This season in my garden I have plenty going on to be excited about. In our urban Hemet garden I have seedlings of Boechera californica (California rock cress) coming up from plants grown from seed which I collected from a local canyon. A penstemon which had died out two year back is being replaced by a volunteer seedling. And I happen to have a new Abutilon palmeri (Palmer's Indian mallow) which happened to germinate and grow in a very fortuitous open spot next to its mother. My garden is not exactly how I intended it to be, but how it is intending itself to be. I am learning to work as more of a partner in the process of my garden’s becoming.
Another local plant I will try to get started in my garden will be Mimulus brevipes (wide throated yellow monkey flower), which I am growing out in my seed regen boxes. I am also excitedly anticipating the flowering and fruiting of my poppy and chia bowl. The decadently deep blue Salvia columbaria (chia) is from seed which I collected last year from plants native to our local San Jacinto River. The Eschscholzia californica (California poppy) are a wonderfully large flowering pure yellow strain which I collected from my mothers garden. When these go to seed I will harvest them for the front native garden, to watch and to wait, and to see what happens.
While I love my urban Hemet garden I am ecstatic about my Three Rivers Blue Oak Woodland garden. With almost 1.25 acres there is lots of area to restore and enjoy. Amongst the ubiquitous non-native brome grasses this very green winter I am happy to find Madia elegans (spring flowering media), Brodiaea elegans (harvest brodiaea), Chlorogalum pomeridianum (soap root), Phacelia cicutaria (caterpillar phacelia), and a few lupine species. One local native, (Lupinus benthamii - spider lupine), I am hoping to get reestablished from local seed I collected, grew out to bulk up the seed last year, and planted out last month.
For the longest time I have also desired to get the locally showy and fragrant Lupinus albifrons (silver bush lupine) established on our property. However, being out of town I always seem to miss that very narrow window of opportunity to collect seed. Finally up on the Salt Creek road last year my timing was right and I was able to get a small seed collection to grow out. I think with bush lupines younger plants will establish better so these plants will go out this march with a prayer for a cool spring, a late summer, and time to get at least some temporary irrigation in.
A more adventurous endeavor I am undertaking and which I am particularly excited about are the Monardella villosa (coyote mint) plants I am growing. These charming fragrant natives are common along High Sierra trails and have always enchanted me. Last season I sampled a few along one of these trails and this fall I had fairly good germination success. I have never seen these in the trade or other gardens so I am none too confident that they will thrive in our hot Kaweah lowlands. But with a bit of afternoon shade and a little extra water in the summer…. maybe? Then when I am tired from world affairs or the days news I can pay them a visit, pinch a leaf or two and inhaling their invigorating minty fragrance feel right with myself and the world again.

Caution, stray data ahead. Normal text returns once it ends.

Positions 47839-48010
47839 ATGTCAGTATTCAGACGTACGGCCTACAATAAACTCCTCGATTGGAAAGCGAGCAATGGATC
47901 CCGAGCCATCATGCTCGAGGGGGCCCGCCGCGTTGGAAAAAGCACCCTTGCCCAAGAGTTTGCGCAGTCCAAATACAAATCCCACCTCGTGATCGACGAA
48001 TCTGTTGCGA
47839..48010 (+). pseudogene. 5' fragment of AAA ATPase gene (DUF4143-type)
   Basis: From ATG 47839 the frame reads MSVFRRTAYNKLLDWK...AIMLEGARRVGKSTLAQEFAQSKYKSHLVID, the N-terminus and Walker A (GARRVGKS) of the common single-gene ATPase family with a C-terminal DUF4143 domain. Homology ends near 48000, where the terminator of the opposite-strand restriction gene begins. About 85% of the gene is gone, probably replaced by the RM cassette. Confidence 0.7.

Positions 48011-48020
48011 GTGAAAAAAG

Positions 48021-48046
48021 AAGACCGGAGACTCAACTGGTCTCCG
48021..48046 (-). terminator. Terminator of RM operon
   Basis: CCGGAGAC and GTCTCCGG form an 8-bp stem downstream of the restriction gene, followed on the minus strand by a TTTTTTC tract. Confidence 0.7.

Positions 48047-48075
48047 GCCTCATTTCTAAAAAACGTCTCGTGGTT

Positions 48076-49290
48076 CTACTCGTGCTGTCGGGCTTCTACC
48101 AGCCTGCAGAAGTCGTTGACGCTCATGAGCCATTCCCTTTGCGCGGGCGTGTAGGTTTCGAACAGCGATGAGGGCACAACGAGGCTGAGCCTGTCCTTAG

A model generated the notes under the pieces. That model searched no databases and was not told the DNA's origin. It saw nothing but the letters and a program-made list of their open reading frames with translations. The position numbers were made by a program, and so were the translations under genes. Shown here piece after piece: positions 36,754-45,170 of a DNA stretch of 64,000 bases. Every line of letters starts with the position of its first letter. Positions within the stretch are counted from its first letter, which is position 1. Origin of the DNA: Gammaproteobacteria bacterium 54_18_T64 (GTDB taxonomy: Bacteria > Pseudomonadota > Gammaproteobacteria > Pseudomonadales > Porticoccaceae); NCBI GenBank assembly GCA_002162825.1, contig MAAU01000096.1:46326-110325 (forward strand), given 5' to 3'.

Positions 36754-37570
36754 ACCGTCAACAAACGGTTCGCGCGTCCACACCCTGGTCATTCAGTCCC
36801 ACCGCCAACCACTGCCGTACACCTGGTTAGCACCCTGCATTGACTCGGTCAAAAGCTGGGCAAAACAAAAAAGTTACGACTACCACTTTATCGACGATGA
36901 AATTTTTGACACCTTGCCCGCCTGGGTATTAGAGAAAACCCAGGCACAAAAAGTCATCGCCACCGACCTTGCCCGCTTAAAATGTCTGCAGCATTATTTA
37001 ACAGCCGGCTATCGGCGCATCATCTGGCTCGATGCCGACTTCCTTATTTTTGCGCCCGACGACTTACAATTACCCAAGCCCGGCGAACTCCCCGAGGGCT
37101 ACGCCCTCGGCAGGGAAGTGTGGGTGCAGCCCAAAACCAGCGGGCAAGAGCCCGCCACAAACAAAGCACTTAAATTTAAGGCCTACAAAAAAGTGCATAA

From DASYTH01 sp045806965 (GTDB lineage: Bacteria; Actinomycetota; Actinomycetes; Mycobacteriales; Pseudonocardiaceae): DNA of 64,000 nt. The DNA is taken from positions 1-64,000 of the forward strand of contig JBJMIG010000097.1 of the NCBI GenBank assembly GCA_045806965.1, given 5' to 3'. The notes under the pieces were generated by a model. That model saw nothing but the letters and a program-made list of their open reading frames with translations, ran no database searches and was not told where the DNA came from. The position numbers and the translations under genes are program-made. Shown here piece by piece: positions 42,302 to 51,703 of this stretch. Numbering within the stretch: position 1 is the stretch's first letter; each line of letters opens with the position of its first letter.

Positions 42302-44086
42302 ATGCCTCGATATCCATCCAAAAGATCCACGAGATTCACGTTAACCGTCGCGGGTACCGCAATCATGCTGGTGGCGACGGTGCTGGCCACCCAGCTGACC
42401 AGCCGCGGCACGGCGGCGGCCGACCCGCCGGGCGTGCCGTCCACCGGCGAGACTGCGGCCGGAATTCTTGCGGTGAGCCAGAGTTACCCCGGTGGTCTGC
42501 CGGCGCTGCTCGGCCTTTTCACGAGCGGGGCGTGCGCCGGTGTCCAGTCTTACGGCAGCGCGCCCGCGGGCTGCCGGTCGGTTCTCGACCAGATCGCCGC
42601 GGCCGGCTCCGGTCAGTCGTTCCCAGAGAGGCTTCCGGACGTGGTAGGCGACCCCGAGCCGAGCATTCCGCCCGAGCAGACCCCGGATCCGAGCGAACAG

Other hopeful additions which I am propagating for our shady front planter areas are the tall and elegant Thalictrum fendleri (Fendler’s meadowrue) and the beautiful hummingbird favorite Aquilegia formosa (western columbine). These meadow rue are growing vigorous and healthy from ten year old seed.
On a larger plant scale we also have a number of regenerating blue oak seedlings on our property. On most properties the oak seedlings are mown down annually and I notice very little oak regeneration around neighbors homes. In an effort to allow successive generations of oaks to develop around our home in early summer, before cutting the dried grass and vegetation, I carefully survey the area flagging or placing a large log or rock by any oak or shrubby seedlings. To add to our native collection of oaks, and honestly because I can not stop myself from collecting and growing out seeds, last year - a banner acorn year - I collected an assortment of acorns. In addition to more Quercus douglasii (blue oak) I also collected acorns of Quercus chrysolepis (canyon live oak) and Quercus kellogii (black oak). Thus far in my containers the blue oaks have come up first, the canyon live oaks later as they are just now sending up shoots, while the black oaks, while rooting have yet to show signs of any shoot growth.
These local native tree additions will be planted out next fall. In addition to the oaks I have a few more redbuds grown out from local seed to add to the several I have previously propagated and planted out.
Wedding Trees. Of course we are most excited for our collection of wedding trees. Our oldest son and now daughter-in-marriage were wed at our home this February 10th. To honor and commemorate this happy occasion and the coming together of our two families I drew up a list with descriptions of several trees and large shrubs which would do well on our property. From this list the brides parents chose a California sycamore, my wife and I chose a big leaf maple, while the bride and groom selected a western redbud for their wedding tree.